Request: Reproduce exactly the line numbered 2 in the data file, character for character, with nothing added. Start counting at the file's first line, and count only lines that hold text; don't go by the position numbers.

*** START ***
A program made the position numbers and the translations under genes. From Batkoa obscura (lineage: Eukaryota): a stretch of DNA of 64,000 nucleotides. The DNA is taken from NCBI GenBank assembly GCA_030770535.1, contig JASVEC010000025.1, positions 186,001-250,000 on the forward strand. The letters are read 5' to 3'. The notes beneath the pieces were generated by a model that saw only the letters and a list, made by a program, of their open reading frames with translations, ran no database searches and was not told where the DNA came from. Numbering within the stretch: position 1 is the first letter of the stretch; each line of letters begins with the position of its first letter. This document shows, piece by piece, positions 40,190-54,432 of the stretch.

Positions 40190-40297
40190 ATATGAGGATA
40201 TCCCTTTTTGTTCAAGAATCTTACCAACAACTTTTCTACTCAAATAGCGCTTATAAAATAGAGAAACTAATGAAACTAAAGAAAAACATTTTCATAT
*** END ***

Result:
Positions 40190-40297